We only tell four stories

Tom Tucker, W%&#

Tom Tucker, W%&#

By Tom Tucker

I didn’t go into TV because I love TV. In fact, I don’t like the industry very much at all, and for a lot of reasons. But through a series of peculiar circumstances, I find myself working at an Atlanta TV station, though not as a member of the news staff.

That doesn’t mean I don’t pay attention. And in the past few years, I’ve noticed that we only tell four stories.

1. The Political Story: Here’s a candidate, here’s an issue, here’s the person involved in the issue from a governmental perspective, and here’s the MOS. Pithy remark, reporter tag, the end.

2. The Complicated Issue: Usually financial in nature. Stations tend to tag-team financial stories, with one person doing the number-crunching angle (maybe as a VOSOT) and the other doing the impact on a single person or small group. However, anything really complicated falls under this banner. People tune out of these stories fairly quickly.

3. Breaking News: Apartment fires, shootings, evacuations, police chases, anything that happens so quickly that all the reporter has time to do is talk to the PIO, get some location footage, and slam it together before they go on the air.

4. The Fourth Story. This is the one I really want to talk about. Have you watched TV news… um… EVER? Because all any reporter (or anchor doing the special segments they bring themselves to do every so often) does, if they’re not doing one of the other three, is take the following script, fill in the blanks, and call it “great reporting.”

ANCHOR: Something happened to a person we think is just like you. It’s so horrible/so great, we want you to identify with our station because we talk to ordinary people. Our Reporter has the story.

REPORTER: Ordinary Person has a problem/cause/story to tell.

*NATS OF ORDINARY PERSON DOING ORDINARY THING*

REPORTER: Ordinary is a mother of three/single dad/retired army sergeant/teacher/plucky 11-year-old  who is doing This Thing because of reasons X, Y, and Z.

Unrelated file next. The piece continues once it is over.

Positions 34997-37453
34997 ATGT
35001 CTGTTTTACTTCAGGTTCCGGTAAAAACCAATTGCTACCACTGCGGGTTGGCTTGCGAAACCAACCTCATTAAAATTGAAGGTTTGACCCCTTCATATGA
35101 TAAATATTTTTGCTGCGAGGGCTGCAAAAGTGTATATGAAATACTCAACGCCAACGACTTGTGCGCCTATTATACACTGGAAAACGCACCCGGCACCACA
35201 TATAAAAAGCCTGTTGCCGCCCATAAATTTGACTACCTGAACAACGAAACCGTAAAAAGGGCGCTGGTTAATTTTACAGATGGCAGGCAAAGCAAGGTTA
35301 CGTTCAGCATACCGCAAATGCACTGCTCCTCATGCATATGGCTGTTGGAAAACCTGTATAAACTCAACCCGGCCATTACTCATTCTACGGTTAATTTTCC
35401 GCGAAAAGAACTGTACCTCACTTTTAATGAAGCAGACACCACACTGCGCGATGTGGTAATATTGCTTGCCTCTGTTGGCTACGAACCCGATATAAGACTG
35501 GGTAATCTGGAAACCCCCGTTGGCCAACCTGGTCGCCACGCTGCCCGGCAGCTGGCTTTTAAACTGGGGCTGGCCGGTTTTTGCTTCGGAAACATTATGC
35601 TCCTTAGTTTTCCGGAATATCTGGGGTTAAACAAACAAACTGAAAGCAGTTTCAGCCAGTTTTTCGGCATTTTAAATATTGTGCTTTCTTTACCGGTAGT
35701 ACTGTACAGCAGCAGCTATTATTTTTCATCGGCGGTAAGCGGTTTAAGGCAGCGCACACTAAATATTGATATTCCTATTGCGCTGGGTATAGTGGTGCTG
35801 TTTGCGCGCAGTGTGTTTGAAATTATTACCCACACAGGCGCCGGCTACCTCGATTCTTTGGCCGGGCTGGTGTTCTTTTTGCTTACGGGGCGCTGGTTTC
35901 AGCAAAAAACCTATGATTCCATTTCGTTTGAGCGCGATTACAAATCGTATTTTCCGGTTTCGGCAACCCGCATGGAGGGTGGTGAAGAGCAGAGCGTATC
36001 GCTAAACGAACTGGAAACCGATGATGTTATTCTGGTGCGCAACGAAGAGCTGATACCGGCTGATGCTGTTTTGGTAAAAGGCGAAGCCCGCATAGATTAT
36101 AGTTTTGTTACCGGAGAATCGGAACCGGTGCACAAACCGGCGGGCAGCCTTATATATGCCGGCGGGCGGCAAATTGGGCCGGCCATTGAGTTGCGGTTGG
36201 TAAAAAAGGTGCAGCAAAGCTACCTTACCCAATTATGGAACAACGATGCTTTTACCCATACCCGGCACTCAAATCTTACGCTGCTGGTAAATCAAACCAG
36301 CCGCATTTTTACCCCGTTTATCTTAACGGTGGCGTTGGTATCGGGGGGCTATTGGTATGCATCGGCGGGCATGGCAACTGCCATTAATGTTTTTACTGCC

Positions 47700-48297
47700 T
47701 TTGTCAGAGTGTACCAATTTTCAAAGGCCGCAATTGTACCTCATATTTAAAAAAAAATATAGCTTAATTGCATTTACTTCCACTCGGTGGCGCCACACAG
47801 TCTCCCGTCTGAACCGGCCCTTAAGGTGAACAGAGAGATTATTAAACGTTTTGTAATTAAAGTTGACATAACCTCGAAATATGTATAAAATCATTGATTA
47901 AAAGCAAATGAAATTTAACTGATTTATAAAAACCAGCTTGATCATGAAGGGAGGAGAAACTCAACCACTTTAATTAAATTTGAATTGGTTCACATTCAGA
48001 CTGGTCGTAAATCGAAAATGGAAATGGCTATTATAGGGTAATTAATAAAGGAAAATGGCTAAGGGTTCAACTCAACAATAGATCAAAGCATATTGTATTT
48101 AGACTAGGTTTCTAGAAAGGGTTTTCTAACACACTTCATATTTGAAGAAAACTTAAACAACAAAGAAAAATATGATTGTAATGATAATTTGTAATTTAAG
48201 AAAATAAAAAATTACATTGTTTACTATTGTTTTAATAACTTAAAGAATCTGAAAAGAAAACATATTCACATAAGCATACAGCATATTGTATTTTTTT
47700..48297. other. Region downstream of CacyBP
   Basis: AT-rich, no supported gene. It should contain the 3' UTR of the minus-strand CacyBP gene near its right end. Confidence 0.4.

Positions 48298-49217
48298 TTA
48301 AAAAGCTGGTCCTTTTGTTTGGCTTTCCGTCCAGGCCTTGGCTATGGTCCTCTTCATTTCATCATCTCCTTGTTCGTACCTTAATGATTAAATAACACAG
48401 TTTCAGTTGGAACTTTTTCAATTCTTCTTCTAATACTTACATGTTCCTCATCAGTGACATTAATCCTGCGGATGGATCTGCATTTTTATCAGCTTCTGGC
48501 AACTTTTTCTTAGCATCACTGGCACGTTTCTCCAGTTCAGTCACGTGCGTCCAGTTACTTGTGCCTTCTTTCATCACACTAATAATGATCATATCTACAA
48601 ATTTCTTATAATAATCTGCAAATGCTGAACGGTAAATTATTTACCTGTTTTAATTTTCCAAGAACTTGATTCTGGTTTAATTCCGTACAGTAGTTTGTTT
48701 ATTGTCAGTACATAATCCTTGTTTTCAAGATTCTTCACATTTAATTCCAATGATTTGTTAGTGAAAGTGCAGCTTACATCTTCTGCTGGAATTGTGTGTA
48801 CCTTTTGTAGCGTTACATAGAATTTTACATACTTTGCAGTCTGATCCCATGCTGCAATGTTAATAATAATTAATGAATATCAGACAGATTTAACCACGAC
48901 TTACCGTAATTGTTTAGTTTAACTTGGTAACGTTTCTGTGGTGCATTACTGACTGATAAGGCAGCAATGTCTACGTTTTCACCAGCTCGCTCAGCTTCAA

ORDINARY PERSON ONCAM: Well, I just saw something happening and I thought, why can’t I, a perfectly ordinary citizen of Our Town, do something about it?

* BEGIN SHOWING STAGED VIDEO OF ORDINARY PERSON DOING WHATEVER OSTENSIBLY MAKES HIM/HER SPECIAL *

REPORTER: So s/he did. S/he did A, B, and C, and started making a difference.

MOS 1: This is pretty great/cool/amazing. I’m so glad Ordinary Person is doing this.

*BUTT TO*

MOS 2: I just feel so blessed that Ordinary Person is doing this thing for me.

REPORTER ONCAM AT LOCATION OR WALKING THROUGH A HALLWAY: It turns out that This Thing is a problem nationwide, and people across the United States are working to stop it/spread it/fix it.

EXPERT SITTING BEHIND DESK OR IN FRONT OF TV OR IN LOBBY OF TV STATION: This Thing has grown/shrunk/gotten better/gotten worse over the years. Here are three statistics that sound made-up but probably aren’t. I’ll be nodding now as I give them, to make myself seem like I actually care.

*CUT/WIPE TO ORDINARY PERSON INTERACTING WITH OTHER ORDINARY PEOPLE*

REPORTER VO: So, Ordinary Person has taken on this mantle in the hopes to make a change for the better. Reporting from what we hope is Your Hometown, TV Reporter, TV News Station.

* ANCHOR 2-SHOT AT DESK *

LEAD ANCHOR: Wow, Bob, that’s just amazing/sad/inspiring.

OTHER ANCHOR: Absolutely.

* HALF-SECOND PAUSE FOR EFFECT, THEN OTHER ANCHOR TURNS TO CAMERA 3 TO BEGIN NEXT STORY*

Don’t believe me? Sit down and watch an hour of TV news on WSB, WGCL, WXIA, or WAGA. The faces and causes change, but the script remains the same. I wonder if they teach it in journalism school. (I don’t know; I didn’t go.) In this era when viewership is down and people are turning away from television in favor of their computers, telling the same types of stories in the same fashion, day in and day out, is not going to save your product.

Tom Tucker is a pseudonym for an employee of an Atlanta TV news station. He submitted it on condition of anonymity. He is not a member of any news team. In his spare time, he likes to actively avoid TV news altogether.

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About live apt fire

Doug Richards is a reporter at WXIA-TV. This is his personal blog. WXIA-TV has nothing whatsoever to do with this blog, under any circumstances, in any form. For anything written herein, Doug accepts sole credit and full blame. Follow him on Twitter: @richardsdoug. All rights reserved. Thanks for visiting.

5 thoughts on “We only tell four stories

  1. Dirty Laundry

    Tucker -> Bingo, Bullseye, Yahtzee!!! You hit the nail “on the head.” You were “cooking with gas” on that one. . . (and please throw in every other cliché that a writer could use to describe your “dead on” comments).

    Reply
  2. jbean

    And here my friend and I thought they were down to only 2 stories on the local news these days. 1) Why water will kill you! and 2) How _____ is going to destroy your family/kids. Easy to forget when you quit watching local news for a while.

    Reply

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